would be protected from attack by the Left in ways that large compulsory
programs would not. Apparently I was wrong.
movement that stands uncompromisingly against traditional
values has its base in the academy.
The program in question was the Saint Ignatius Institute, a widely
respected course in the great books at the University of San Francisco,
a Catholic institution. Although it enrolls well under five percent
of the students at USF, the great-books curriculum at the Saint
Ignatius Institute regularly attracts a disproportionate number
of the brightest students at the university. In 1998, SII received
an award from the prestigious Templeton Foundation declaring it
one of the finest great-books programs in the country. Yet just
months after his installation as president of the University of
San Francisco, Father Steven A. Privett summarily dismissed the
two key administrators of the program, and announced steps to consolidate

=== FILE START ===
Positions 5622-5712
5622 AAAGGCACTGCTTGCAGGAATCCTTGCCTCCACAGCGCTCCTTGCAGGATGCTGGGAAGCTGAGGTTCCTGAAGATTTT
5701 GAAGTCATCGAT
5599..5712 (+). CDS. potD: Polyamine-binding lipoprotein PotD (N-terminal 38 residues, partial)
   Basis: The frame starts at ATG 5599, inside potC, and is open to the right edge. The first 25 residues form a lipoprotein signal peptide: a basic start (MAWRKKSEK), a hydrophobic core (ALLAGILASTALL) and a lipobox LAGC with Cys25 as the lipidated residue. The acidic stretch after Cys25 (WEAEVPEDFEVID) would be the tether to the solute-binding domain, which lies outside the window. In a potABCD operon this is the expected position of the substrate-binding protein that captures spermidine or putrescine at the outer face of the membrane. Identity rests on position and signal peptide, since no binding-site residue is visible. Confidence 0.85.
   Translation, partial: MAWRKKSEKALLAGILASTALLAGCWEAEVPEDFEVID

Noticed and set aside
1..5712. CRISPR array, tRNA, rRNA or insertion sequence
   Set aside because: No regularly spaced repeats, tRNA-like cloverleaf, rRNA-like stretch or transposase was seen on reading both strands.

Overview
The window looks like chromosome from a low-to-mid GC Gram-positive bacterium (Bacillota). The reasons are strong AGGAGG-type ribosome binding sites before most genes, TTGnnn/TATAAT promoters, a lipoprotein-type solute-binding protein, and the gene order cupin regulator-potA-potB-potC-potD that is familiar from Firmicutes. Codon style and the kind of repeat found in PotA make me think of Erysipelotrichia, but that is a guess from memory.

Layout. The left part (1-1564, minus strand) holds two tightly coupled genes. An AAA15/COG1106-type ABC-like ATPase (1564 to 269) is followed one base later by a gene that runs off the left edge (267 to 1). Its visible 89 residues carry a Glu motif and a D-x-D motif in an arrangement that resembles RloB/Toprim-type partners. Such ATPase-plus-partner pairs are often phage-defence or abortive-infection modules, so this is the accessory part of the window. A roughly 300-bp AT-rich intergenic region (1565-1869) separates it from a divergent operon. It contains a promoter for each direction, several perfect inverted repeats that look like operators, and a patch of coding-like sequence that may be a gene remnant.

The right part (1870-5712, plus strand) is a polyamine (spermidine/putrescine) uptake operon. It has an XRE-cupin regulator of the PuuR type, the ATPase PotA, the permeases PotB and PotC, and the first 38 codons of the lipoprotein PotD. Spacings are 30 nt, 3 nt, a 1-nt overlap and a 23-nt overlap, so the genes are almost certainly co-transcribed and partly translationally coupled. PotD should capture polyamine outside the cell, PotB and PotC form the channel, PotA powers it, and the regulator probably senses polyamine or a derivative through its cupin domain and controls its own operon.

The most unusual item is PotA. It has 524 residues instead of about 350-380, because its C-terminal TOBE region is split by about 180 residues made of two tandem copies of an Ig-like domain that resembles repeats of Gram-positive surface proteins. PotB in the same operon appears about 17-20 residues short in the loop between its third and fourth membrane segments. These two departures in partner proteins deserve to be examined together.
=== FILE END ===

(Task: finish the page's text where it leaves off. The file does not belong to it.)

SII with another, and far different program at the university. Ostensibly,
this was a move to save money. But no one believes this. Privett's
coup, undertaken in secrecy, without the usual consultation, capped
years of hostility toward the Saint Ignatius great-books program
from USF's liberal theology faculty.
The liberal Jesuits who dominate at the University of San Francisco
of which Father Privett is one are supposed afficionados
of "diversity," and of such neo-Marxist movements as "liberation
theology." These leftist theologians reserve the right to disregard
the ordinary teachings of the Catholic Church. They frequently avail
themselves of that right. The Catholic faculty at Saint Ignatius
Institute, on the other hand, consider themselves bound by the ordinary